Changes within major institutional sectors tell a different story. Public 4-year and private not-for-profit 4-year institutions had a 4% net decrease of IR offices reporting to one of the three most common reporting lines. Those IR offices are now reporting to units like finance/operations/business and enrollment management/admissions compared to 2015. Public 2-year institutions saw a 6% net increase in IR offices reporting to one of the top three.

Even though more IR office leaders at public 2-year institutions report to the president, provost, or independent IR/IE/planning unit than in 2015, there was a 5% net increase in the percentage of IR offices that report to IT (Table 3).

Table 3. Changes to IR Reporting Relationships by Institutional Sector
Reporting RelationshipAll
Private NFP
Provost / Chief Academic officer56%53%72%69%25%28%63%55%
President / Chief Executive officer16%20%10%11%26%34%16%19%
Independent IR/IE/Planning division9%7%5%3%20%15%5%6%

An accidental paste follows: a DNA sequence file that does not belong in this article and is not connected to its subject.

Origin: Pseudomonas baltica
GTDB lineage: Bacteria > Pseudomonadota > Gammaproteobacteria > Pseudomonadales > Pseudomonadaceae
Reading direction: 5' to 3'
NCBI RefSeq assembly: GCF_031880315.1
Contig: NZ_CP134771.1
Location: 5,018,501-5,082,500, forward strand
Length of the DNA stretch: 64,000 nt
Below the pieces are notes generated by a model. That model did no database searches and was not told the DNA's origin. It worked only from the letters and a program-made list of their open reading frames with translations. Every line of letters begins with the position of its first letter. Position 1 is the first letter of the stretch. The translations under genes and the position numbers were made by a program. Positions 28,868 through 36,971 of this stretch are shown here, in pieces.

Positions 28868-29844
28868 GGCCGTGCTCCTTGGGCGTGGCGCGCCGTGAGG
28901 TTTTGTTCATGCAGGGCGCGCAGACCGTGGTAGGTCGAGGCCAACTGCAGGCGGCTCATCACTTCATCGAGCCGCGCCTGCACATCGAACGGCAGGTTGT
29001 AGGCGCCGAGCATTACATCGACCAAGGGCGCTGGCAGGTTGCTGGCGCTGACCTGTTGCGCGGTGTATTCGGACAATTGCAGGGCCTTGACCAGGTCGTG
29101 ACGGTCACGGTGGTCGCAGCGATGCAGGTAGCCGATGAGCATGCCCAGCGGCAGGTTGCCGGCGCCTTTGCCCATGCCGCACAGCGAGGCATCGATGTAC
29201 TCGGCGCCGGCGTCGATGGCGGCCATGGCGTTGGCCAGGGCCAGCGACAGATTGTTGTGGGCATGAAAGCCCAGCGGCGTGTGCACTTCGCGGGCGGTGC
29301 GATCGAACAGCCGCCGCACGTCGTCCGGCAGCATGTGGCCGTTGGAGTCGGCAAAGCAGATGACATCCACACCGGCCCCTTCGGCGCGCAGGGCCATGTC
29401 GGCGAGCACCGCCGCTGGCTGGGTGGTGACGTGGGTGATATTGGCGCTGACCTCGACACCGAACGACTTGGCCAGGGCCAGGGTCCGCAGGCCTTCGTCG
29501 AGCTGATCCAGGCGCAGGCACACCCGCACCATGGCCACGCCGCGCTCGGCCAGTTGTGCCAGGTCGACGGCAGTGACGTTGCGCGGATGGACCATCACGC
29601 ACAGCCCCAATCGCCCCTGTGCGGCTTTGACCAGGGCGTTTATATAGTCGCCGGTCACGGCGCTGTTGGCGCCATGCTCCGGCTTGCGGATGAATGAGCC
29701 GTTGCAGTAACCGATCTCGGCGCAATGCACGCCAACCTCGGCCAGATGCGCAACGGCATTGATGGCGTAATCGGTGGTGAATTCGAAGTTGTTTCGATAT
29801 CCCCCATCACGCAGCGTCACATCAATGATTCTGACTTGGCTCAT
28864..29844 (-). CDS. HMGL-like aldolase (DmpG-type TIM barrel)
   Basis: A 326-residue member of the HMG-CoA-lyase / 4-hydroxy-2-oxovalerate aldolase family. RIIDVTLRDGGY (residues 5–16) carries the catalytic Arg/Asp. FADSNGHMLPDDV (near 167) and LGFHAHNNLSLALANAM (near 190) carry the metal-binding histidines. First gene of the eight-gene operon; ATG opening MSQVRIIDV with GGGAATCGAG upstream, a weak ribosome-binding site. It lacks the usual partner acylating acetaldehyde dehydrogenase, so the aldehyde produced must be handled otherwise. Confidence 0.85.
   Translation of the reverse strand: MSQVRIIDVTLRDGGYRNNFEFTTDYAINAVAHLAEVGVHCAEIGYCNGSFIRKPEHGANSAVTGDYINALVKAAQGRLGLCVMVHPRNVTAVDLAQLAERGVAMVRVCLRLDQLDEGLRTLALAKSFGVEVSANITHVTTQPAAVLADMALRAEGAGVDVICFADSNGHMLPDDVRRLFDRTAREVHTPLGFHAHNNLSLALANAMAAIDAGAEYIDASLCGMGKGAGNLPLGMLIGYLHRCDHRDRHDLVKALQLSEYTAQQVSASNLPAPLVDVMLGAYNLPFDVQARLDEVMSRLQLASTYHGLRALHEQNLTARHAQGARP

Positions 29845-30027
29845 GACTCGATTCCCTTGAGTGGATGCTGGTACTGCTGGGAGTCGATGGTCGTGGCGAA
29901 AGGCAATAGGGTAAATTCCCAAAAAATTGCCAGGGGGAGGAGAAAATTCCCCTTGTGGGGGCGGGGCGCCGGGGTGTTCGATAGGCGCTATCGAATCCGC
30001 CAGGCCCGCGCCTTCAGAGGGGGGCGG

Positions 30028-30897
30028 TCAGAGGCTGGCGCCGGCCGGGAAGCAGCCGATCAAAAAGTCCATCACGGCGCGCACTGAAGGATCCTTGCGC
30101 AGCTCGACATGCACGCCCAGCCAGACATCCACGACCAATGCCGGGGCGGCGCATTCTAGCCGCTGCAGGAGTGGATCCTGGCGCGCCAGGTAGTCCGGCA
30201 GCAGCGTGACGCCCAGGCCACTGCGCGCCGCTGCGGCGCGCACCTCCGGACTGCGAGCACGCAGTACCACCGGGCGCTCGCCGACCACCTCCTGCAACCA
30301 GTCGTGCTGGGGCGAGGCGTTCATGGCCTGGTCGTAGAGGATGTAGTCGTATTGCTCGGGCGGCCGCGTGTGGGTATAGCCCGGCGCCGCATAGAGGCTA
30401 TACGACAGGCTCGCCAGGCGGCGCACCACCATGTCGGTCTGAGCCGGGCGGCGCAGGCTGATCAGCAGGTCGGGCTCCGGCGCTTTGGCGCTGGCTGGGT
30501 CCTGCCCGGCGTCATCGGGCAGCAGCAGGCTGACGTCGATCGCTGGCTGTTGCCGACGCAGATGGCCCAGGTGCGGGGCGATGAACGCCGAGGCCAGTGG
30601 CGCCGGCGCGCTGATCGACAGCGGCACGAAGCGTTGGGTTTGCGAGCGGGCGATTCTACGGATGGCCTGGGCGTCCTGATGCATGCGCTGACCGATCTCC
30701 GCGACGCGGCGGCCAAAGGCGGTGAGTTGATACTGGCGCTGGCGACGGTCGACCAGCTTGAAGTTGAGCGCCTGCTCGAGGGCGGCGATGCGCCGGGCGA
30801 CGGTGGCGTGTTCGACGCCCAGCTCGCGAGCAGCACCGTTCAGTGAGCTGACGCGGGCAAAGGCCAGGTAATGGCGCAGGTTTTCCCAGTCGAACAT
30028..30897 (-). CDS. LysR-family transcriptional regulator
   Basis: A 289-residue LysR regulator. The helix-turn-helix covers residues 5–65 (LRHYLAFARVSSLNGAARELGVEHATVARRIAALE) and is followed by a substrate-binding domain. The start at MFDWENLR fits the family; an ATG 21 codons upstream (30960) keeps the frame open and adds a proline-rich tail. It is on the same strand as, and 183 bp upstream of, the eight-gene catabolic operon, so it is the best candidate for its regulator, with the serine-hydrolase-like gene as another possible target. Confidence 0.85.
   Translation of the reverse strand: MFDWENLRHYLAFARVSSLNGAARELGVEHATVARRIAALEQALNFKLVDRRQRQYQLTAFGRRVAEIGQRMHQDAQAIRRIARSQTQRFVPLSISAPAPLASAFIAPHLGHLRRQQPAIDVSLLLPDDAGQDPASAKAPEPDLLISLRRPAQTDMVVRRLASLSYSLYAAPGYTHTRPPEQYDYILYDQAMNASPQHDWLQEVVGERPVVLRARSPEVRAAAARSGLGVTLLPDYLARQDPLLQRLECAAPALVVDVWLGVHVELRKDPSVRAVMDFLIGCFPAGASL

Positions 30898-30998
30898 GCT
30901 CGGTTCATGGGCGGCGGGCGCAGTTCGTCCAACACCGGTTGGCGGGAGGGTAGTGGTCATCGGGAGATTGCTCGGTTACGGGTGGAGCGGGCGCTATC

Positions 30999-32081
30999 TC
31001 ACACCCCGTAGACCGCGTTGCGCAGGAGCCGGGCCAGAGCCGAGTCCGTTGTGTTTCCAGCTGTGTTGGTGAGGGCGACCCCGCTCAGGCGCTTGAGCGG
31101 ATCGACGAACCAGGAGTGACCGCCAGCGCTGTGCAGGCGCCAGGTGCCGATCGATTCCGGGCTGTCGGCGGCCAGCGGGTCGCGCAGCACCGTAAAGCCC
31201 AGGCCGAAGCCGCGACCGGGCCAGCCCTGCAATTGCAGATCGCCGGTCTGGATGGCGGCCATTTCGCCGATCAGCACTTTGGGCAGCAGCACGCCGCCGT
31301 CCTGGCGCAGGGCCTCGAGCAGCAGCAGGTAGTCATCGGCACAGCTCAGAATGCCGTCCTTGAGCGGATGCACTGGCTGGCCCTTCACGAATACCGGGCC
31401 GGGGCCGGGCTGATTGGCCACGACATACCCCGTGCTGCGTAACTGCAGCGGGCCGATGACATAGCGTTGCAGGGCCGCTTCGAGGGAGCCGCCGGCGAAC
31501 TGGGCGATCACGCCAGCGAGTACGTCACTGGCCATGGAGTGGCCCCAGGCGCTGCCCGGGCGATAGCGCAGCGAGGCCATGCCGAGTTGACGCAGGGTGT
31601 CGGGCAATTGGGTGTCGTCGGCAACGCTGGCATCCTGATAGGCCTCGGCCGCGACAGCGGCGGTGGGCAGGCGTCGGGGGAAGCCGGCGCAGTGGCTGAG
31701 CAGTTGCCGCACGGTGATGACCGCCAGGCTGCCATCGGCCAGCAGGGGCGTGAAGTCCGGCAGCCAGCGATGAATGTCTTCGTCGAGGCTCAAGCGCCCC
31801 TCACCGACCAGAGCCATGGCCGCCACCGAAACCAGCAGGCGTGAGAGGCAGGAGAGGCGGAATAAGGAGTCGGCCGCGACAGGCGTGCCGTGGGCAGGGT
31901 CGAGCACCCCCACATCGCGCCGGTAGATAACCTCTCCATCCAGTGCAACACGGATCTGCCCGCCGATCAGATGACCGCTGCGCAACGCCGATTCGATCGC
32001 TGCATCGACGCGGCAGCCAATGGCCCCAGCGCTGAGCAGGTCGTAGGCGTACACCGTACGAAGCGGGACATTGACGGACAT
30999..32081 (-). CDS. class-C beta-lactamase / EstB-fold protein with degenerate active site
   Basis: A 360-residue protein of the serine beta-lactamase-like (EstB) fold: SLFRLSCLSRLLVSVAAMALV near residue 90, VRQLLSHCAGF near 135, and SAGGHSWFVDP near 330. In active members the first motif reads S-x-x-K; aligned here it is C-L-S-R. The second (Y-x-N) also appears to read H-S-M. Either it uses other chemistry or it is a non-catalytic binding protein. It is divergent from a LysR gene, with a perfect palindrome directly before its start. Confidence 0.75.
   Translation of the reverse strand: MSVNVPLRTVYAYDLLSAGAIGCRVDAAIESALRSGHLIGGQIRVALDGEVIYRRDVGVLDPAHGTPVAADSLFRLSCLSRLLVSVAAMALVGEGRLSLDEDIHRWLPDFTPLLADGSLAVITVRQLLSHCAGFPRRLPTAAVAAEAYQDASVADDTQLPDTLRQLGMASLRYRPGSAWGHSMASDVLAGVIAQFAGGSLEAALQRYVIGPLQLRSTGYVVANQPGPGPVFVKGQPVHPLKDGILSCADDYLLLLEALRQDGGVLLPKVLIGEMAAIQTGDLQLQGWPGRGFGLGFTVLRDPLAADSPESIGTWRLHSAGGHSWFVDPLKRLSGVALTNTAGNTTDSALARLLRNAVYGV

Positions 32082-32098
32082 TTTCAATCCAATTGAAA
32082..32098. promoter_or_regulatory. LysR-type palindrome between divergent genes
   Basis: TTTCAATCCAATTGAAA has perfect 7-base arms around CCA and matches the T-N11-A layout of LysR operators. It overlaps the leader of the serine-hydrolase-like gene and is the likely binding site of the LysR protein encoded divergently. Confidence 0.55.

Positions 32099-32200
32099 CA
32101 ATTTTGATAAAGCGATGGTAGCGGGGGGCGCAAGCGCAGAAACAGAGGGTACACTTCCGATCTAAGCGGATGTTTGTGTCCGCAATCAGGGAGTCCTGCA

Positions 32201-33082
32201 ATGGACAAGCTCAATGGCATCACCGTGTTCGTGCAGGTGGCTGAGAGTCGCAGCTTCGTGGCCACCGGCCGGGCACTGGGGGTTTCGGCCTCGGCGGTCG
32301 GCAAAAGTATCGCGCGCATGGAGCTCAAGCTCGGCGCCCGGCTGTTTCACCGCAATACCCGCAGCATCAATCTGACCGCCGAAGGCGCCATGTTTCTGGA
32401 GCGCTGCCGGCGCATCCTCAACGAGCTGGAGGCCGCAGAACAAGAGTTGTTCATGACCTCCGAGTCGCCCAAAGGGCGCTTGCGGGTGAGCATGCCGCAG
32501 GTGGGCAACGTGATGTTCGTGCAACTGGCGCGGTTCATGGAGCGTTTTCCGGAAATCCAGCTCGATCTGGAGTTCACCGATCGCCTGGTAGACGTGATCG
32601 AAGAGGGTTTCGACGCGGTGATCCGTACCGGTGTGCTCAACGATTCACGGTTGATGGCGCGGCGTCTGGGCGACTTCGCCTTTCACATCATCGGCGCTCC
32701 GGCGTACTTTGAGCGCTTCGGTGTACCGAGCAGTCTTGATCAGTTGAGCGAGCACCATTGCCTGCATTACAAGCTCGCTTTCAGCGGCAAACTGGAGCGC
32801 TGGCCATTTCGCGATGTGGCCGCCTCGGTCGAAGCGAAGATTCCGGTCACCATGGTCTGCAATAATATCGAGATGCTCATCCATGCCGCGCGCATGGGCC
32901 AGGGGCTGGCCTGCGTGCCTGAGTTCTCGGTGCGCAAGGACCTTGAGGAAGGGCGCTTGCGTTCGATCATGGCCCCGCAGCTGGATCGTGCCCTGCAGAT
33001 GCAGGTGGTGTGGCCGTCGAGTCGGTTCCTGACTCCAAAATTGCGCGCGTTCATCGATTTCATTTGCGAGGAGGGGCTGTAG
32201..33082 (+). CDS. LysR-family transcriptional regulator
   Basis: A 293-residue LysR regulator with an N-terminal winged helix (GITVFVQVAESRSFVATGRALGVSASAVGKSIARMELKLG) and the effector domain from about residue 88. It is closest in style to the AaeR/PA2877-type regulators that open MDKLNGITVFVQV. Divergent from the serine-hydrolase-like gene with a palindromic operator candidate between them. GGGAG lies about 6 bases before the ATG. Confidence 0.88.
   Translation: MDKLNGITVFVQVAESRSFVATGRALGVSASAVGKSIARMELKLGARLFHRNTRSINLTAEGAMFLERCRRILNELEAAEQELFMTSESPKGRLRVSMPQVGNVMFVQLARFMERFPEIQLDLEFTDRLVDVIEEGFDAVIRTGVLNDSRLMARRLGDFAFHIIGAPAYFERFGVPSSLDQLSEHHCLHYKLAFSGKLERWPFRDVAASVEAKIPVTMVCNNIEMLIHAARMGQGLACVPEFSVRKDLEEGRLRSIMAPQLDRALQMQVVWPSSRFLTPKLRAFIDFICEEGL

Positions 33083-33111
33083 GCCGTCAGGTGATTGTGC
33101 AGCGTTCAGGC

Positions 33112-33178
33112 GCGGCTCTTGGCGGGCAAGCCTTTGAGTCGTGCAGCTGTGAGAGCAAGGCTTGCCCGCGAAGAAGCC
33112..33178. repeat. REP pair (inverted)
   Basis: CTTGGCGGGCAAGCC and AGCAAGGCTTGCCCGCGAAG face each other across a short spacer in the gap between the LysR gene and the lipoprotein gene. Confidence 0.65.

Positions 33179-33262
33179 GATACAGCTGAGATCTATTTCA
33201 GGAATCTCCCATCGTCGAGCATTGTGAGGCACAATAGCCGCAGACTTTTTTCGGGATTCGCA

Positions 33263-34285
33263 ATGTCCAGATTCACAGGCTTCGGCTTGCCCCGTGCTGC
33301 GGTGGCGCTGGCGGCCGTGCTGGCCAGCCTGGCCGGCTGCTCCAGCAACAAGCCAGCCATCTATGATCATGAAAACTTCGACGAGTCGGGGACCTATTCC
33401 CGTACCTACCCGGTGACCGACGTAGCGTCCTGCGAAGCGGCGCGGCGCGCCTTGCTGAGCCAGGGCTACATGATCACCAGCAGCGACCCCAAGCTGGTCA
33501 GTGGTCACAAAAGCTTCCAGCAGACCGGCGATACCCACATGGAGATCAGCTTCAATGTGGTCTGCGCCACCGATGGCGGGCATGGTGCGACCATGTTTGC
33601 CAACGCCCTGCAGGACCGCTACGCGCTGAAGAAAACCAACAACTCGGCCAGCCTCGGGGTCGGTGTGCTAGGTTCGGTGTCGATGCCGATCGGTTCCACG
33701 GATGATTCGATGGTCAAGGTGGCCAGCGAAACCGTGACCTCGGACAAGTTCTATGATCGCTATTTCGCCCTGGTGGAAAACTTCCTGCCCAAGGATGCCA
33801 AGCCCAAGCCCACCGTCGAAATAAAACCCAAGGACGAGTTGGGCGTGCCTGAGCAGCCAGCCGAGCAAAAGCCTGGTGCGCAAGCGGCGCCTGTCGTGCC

Finance, Operations, Business5%5%5%7%10%4%3%4%
Information Technology / IT3%4%4%3%2%7%3%3%
Enrollment Management, Admissions2%3%0%2%0%0%5%6%
Administration Services1%2%1%2%1%3%2%2%


The 2018 AIR National Survey of IR Offices attempted to survey IR office leaders at more than 3,000 postsecondary degree-granting institutions. Institutions of all sectors, types of control, and sizes were included in the sample. In total, responses represented 1,167 institutions, and 566 of those institutions completed the survey in full. To ensure comparable results, incomplete responses are excluded from this report. In addition, responses from for-profit institutions, administrative units, international institutions, private not-for-profit 2-year institutions, and institutions in U.S. territories are excluded due to low response rates.

This Report

The findings presented in this report are based on 543 responses that represent U.S. postsecondary, degree-granting institutions at public 4-year, public 2-year, or private not-for-profit 4-year institutions.

  1. See methodology section at end of this report for more information.